5G security has a steep learning curve, and many security professionals, enterprise IT, and sub-contractors lack the knowledge and experience to protect apps running on 5G networks. As the joining of highly-scaled IT systems to wireless telecommunications networks, 5G needs cybersecurity specialists skilled in both worlds.

5G and Zero Trust for Maximum Security

Zero trust simplifies the protection of 5G/edge workloads and devices, meaning organizations that embrace it will find embracing 5G and its attendant security challenges easier, faster, and safer.

Zero trust is the architecture for comprehensive security monitoring, granular risk-based access controls, infrastructure-wide coordinated system security automation, and real-time protection of critical data assets in a dynamic threat environment.

How Zscaler Can Help: Embrace the Zero Trust Security Model

Zscaler Zero Trust Architecture for Private 5G secures and simplifies private 5G deployments for the centralized 5G core, helping providers:

  • Enable zero trust connectivity: Secure site-to-site connectivity over the internet without a routable network (5G UPF to Core), and ensure users and devices (UE) are not on the same routable network as apps in the MEC, DC, and cloud.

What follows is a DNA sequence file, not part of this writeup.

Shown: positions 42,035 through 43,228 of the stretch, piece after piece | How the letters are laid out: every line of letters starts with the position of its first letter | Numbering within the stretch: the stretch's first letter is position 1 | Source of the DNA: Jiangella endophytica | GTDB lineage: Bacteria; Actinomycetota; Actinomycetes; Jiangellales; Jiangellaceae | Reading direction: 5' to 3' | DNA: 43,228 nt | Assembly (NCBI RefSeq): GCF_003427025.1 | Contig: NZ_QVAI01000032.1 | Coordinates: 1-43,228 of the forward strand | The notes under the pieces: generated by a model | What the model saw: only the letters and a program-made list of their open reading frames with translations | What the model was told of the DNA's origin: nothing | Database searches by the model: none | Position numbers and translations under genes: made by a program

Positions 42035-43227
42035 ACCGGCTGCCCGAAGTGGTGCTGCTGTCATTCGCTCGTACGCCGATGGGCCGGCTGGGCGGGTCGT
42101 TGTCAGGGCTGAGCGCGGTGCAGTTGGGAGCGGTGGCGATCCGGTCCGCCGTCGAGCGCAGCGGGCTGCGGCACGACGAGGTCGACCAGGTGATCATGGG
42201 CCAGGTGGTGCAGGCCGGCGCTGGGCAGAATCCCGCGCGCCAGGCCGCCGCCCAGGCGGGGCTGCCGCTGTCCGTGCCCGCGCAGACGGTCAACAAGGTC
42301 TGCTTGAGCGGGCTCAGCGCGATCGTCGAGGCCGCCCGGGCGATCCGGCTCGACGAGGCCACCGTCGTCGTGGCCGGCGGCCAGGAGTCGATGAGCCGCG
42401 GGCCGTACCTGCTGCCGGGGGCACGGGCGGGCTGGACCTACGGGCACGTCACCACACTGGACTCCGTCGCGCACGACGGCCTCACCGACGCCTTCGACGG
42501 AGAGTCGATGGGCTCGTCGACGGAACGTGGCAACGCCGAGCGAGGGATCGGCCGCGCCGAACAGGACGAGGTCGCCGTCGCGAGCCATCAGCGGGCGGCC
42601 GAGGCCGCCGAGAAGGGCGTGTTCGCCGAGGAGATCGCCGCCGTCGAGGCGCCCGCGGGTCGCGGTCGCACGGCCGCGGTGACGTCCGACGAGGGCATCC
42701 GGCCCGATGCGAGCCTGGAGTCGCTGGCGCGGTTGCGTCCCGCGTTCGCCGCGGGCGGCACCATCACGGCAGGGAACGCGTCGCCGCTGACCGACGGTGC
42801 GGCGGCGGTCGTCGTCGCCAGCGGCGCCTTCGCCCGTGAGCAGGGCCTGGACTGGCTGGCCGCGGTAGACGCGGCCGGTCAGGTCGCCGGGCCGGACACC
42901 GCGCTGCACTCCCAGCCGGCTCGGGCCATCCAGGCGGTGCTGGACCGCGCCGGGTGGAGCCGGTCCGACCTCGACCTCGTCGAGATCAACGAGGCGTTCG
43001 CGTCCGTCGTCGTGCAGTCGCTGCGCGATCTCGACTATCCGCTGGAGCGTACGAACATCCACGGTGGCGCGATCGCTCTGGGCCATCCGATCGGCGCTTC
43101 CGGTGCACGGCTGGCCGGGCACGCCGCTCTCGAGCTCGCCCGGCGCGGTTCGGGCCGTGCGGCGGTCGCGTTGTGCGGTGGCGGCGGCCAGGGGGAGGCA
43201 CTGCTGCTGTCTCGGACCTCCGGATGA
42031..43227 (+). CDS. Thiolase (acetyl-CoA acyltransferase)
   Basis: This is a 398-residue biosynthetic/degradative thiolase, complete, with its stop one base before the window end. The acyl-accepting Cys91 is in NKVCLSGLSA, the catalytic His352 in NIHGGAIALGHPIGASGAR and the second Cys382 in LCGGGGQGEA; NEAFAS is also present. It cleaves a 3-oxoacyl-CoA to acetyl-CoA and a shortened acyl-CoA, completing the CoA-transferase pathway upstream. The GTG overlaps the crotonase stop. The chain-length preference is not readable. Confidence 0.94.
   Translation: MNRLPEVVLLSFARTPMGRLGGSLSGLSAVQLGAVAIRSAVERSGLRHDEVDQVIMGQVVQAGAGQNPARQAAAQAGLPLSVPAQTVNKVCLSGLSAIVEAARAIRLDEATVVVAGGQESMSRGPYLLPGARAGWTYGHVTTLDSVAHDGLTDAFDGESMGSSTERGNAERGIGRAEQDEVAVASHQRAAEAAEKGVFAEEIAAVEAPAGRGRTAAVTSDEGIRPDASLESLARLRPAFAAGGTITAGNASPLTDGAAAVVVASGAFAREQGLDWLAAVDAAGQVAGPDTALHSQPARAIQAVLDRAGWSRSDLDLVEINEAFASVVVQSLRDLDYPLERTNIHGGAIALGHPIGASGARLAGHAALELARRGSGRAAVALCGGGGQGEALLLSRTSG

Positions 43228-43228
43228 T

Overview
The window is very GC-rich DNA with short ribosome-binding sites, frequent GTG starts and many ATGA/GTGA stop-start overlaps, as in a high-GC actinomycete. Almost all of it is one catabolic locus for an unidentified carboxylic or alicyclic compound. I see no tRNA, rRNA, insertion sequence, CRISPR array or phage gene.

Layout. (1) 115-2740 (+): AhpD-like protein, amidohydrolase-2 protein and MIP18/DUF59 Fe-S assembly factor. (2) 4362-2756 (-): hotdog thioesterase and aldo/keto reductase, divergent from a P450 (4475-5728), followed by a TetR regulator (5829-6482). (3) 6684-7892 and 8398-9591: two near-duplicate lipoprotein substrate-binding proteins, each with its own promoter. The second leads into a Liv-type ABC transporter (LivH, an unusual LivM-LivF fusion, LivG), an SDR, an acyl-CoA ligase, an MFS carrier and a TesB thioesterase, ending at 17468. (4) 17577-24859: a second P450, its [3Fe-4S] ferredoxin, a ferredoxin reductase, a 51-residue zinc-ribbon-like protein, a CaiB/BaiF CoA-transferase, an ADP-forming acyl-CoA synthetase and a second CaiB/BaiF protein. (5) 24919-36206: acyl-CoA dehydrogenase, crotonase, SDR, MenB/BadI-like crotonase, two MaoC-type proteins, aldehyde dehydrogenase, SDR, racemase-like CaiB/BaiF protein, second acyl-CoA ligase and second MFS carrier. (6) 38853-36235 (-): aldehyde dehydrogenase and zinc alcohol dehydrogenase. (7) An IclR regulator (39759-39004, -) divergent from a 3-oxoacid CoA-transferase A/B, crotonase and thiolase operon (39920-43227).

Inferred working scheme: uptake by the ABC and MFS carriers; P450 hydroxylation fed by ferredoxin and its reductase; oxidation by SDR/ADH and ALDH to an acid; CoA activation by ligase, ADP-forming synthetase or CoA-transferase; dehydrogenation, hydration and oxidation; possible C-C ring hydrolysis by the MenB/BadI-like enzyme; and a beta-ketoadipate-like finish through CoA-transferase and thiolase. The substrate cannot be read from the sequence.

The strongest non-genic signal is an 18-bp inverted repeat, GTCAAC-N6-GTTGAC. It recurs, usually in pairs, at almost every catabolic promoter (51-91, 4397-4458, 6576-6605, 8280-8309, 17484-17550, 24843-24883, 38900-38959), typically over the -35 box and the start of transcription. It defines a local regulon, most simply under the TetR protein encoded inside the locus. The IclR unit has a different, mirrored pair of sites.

• Secure apps and data: Minimize the egress and ingress attack surface as well as identify workload vulnerabilities, misconfigurations, and excessive permissions.
  • Secure communications: Prevents compromise and data loss with inline content inspection.
  • Provide digital experience management: Quickly resolve performance issues with visibility into device, network, and app performance.

Zscaler Private Access App Connectors, Branch Connectors, and Cloud Connectors, along with Zscaler Client Connector, can protect customer devices and workloads on 5G networks today. A version of Branch Connector designed to protect 5G core technologies from breaches was released in mid-2023, with further enhancements coming in 2024.

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Together with our partners, we’re empowering customers to securely embrace private 5G.

Suggested Resources

5G and Zero Trust for Maximum Security
Watch the video
5G and the Power of the Edge
Read the blog
5G and Zero Trust: An Introduction for CXOs
Read the article
The Importance of Taking the Lead in Developing 5G Security Standards
Read the blog